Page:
Recently the walled city of Jaipur was named a UNESCO World Heritage site. India had proposed the nomination of Jaipur as an “exceptional urban example in indigenous city planning and construction in South Asia”, before the World Heritage Committee
UNESCO seeks to encourage the identification, protection and preservation of cultural and natural heritage around the world considered to be of outstanding value to humanity. This is embodied in an international treaty called the Convention concerning the Protection of the World Cultural and Natural Heritage, adopted by UNESCO in 1972.
It is the capital and largest city of the state of Rajasthan
The city was founded in 1727 by Sawai Jai Singh II (1699-1743)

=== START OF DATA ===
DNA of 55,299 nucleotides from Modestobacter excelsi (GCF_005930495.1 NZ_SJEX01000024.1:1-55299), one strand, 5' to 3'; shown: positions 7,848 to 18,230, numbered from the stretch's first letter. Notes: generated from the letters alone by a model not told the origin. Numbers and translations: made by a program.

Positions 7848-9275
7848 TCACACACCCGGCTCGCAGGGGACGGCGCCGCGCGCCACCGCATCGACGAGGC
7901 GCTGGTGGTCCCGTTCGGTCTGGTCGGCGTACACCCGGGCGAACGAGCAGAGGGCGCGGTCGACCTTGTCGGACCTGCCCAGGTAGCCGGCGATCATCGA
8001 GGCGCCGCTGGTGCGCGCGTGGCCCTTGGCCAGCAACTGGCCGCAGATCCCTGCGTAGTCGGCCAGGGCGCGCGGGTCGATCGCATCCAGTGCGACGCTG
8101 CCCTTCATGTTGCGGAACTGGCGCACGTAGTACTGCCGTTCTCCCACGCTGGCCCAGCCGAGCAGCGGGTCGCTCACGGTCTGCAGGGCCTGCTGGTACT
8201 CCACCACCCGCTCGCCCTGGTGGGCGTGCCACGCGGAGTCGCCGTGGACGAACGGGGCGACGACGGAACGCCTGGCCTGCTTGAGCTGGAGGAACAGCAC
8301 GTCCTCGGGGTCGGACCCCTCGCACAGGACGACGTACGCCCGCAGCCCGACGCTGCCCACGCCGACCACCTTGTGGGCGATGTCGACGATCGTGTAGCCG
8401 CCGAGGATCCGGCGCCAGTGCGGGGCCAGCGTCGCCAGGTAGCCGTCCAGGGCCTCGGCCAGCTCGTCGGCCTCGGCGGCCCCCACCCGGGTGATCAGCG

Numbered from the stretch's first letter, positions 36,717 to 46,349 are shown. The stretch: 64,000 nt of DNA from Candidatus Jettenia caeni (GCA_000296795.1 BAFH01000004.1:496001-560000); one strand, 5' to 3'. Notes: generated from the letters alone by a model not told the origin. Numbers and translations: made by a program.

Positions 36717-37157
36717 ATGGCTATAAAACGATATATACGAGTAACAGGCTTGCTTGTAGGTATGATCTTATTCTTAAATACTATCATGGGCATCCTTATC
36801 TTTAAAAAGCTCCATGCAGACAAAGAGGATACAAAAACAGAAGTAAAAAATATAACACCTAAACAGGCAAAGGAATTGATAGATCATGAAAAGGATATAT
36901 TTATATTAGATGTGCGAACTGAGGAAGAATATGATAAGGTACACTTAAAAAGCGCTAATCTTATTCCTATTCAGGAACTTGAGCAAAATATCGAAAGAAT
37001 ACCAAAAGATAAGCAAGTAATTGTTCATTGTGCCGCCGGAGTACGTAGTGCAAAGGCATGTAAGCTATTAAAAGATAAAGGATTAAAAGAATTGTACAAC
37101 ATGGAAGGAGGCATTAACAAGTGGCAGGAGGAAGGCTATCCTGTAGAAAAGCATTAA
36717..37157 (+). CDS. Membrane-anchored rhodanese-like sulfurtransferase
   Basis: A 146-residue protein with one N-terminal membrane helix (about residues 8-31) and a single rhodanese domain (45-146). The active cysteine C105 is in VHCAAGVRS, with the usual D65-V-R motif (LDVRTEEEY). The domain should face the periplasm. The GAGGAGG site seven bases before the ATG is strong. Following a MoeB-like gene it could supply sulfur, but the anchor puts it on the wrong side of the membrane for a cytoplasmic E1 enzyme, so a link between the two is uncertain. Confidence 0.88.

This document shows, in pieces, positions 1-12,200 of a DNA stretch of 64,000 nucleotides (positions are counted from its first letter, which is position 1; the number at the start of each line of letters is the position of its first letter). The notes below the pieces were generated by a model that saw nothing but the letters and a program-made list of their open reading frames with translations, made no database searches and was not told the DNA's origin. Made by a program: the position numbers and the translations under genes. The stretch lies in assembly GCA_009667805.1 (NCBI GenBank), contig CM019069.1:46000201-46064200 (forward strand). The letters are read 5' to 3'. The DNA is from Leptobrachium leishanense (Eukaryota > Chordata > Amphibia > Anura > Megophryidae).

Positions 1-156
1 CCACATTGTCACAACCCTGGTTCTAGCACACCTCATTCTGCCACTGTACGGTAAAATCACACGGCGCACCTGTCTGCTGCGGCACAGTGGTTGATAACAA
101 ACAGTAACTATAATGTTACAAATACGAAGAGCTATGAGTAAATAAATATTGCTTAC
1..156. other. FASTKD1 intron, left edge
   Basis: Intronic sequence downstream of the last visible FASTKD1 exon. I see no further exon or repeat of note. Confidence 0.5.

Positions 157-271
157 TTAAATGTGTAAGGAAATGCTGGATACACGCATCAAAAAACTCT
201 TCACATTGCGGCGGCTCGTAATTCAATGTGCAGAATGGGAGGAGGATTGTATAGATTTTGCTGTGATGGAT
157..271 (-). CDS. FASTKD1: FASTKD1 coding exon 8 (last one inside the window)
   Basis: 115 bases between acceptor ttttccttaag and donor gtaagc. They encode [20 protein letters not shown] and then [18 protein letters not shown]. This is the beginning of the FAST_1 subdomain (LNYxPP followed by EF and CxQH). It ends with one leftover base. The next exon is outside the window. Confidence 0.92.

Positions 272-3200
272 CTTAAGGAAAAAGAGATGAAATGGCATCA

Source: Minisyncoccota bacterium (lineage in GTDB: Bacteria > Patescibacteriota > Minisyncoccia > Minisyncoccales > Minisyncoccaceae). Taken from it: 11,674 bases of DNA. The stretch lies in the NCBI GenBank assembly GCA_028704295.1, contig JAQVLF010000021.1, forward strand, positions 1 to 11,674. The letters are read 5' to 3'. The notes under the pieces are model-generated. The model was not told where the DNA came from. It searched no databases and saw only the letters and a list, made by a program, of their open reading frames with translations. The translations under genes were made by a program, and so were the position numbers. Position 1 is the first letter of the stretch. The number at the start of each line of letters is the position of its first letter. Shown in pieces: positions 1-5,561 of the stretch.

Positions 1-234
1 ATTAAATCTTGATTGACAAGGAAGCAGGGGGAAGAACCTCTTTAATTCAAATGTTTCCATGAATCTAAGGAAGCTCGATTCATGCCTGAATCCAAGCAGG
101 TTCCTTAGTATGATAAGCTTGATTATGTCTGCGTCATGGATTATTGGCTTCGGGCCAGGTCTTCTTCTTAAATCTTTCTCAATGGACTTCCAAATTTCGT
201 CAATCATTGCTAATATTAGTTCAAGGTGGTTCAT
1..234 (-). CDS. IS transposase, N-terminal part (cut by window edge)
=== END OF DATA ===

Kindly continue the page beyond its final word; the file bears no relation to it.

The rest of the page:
It was one of the earliest planned cities of modern India, designed by Vidyadhar Bhattacharya(chief architect and city planner of Jaipur)
Unlike other cities in the region located in hilly terrain, Jaipur was established on the plain and built according to a grid plan interpreted in the light of Vedic architecture
Jaipur was planned based on the principles of Vastu Shastra and Shilpa Shastra.
The streets feature continuous colonnaded businesses that intersect in the centre, creating large public squares called chaupars.
Markets, shops, residences and temples built along the main streets have uniform facades.
The city’s urban planning shows an exchange of ideas from ancient Hindu and early modern Mughal as well as Western cultures.
The grid plan is a model that prevails in the West, while the organization of the different city sectors (chowkris) refers to traditional Hindu concepts.
Designed to be a commercial capital, the city has maintained its local commercial, artisanal and cooperative traditions to this day.
The city is also home to the UNESCO World Heritage Sites Amber Fort and Jantar Mantar.